You are on page 1of 22

Al-Khawarizmi Institute of Computer Science

Univeristy of Engineering and Technology, Lahore Pakistan

LAB WORKBOOK

Parallel Programming With CUDA


Summar Short Course

August 2009
Copyright 2009 Al-Khawarizmi Institute of Computer Science University of Engineering and Technology, Lahore.

Al-Khawarizmi Institute of Computer Science CUDA LABWORK BOOK


University of Engineering & Technology, Lahore.

TABLE OF CONTENTS
1 INTRODUCTION ........................................................................................................................................... 4 1.1 1.2 1.3 GENERAL PURPOSE GRAPHIC PROCESSING UNIT (GPGPU) ..................................................................... 4 COMPUTE UNIFIED DEVICE ARCHITECTURE (CUDA) .............................................................................. 4 MAIN OBJECTIVES ..................................................................................................................................... 4

2 SETTING UP CUDA DEVELOPMENT ENVIRONMENT ..................................................................... 5 2.1 2.2 2.3 2.4 2.5 VERIFYING THAT YOU HAVE A CUDA-CAPABLE SYSTEM .......................................................................... 5 DOWNLOADING CUDA DEVELOPMENT COMPONENTS............................................................................. 6 INSTALLING CUDA SOFTWARE COMPONENTS .......................................................................................... 6 VERIFYING CUDA INSTALLATIONS ........................................................................................................... 8 GENERAL PROCEDURE OF PROGRAMMING IN CUDA .............................................................................. 11

3 PROGRAMMING IN CUDA ........................................................................................................................ 11 3.1 3.2 3.3 3.4 PROGRAMMING EXERCISE 1 (HELLO WORLD) ......................................................................................... 11 PROGRAMMING EXERCISE 2 (MATRIX MULTIPLICATION) ........................................................................ 13 PROGRAMMING EXERCISE 3 (NUMERICAL CALCULATION OF VALUE OF PI ()) ........................................ 17 PROGRAMMING EXERCISE 4 (PARALLEL SORT) ........................................................................................ 20

Copyright 2009 Al-Khawarizmi Institute of Computer Science University of Engineering and Technology, Lahore.

Al-Khawarizmi Institute of Computer Science CUDA LABWORK BOOK


University of Engineering & Technology, Lahore.

LAB WORKBOOK
This workbook is written for assisting the students of Summer Short Course on Parallel Programming With CUDA at Al-Khawarzmi Institute of Computer Science (KICS). This edition was prepared over a short period of two months and was finalized in July 2009. The contents of this document have been compiled from various academic resources to expose the students to Genral Purpose Graphic Processing Units (GPGPU) and Nvidias Compute Unified Device Architecture (CUDA) in a hands-on fashion. For Further information, please contact the KICS at UET, Lahore:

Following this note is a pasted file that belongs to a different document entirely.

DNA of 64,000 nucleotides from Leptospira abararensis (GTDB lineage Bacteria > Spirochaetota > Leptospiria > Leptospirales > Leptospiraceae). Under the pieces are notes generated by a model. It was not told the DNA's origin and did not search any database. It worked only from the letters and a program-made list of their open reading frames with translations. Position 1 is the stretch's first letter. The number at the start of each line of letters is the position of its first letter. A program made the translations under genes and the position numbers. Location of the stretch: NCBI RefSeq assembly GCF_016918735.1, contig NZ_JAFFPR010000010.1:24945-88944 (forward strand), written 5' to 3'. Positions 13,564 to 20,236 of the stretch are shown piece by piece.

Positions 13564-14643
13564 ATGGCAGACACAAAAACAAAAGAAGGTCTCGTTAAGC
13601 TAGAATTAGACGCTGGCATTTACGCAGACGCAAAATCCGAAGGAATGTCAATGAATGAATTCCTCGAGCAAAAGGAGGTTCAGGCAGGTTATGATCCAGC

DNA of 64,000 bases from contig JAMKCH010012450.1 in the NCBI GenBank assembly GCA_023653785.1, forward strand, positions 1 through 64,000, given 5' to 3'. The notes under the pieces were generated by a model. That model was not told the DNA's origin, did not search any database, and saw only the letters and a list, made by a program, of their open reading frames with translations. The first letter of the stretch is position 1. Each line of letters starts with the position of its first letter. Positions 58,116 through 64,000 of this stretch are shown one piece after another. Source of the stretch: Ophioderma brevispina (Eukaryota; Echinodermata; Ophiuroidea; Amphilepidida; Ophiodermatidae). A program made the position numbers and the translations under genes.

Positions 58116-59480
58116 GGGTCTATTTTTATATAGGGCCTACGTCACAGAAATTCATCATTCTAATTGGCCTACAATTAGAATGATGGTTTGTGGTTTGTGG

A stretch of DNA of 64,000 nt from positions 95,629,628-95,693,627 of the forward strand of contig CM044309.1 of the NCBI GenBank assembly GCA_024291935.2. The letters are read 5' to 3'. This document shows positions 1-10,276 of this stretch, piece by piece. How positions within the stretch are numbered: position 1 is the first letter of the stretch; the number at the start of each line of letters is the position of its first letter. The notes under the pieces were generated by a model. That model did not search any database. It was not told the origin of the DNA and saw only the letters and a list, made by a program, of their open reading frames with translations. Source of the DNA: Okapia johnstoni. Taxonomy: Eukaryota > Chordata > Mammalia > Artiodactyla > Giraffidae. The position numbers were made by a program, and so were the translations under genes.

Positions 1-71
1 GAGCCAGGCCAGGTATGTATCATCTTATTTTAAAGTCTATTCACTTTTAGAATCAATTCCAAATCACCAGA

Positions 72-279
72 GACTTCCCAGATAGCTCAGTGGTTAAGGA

Telephone: (042) 992 50450 Fax: (042) 992 50246 Email: ghulam.mustafa@kics.edu.pk

Copyright 2009 Al-Khawarizmi Institute of Computer Science University of Engineering and Technology, Lahore.

Al-Khawarizmi Institute of Computer Science CUDA LABWORK BOOK


University of Engineering & Technology, Lahore.

Introduction

Multicore and Many-core systems provide within-the-box parallel processing capabilities. Computing task that were run on supercomputers in past are now able to run on desktops provided that we know the capabilities of available hardware, and software techniques to exploit these available resources.

1.1

General Purpose Graphic Processing Unit (GPGPU)

Graphic Processing Unit (GPU) available on commodity video adapters has evolved into highly parallel, multithreaded, Many-core processor, thanks to gaming industry. These GPUs have huge computational power as well as very high memory bandwidth that can be exploited by general purpose high performance applications. These programmable GPU are also known as general purpose graphic processing units (GPGPU, from now onward we will use term GPU). GPU is specialized for compute-intensive, highly parallel computation just like graphics rendering is done. GPU is based on SIMD architectural model and utilized by data-parallel programming model.

1.2 Compute Unified Device Architecture (CUDA)


Nvidia Corporation, market leader in GPU market, introduced a general purpose parallel computing architecture in November 2006, to harness the computing capabilities of their high-end GPUs. Compute Unified Device Architecture (CUDA) is based on a new parallel programming model and instruction set architecture that leverages the parallel compute engine in NVIDIA GPUs to solve many complex computational problems in a more efficient way than on a CPU. CUDA comes with a software environment that allows developers to use C as a high-level programming language. Other languages such as FORTRAN, C++, OpenGL, and DirectX will be supported in the future.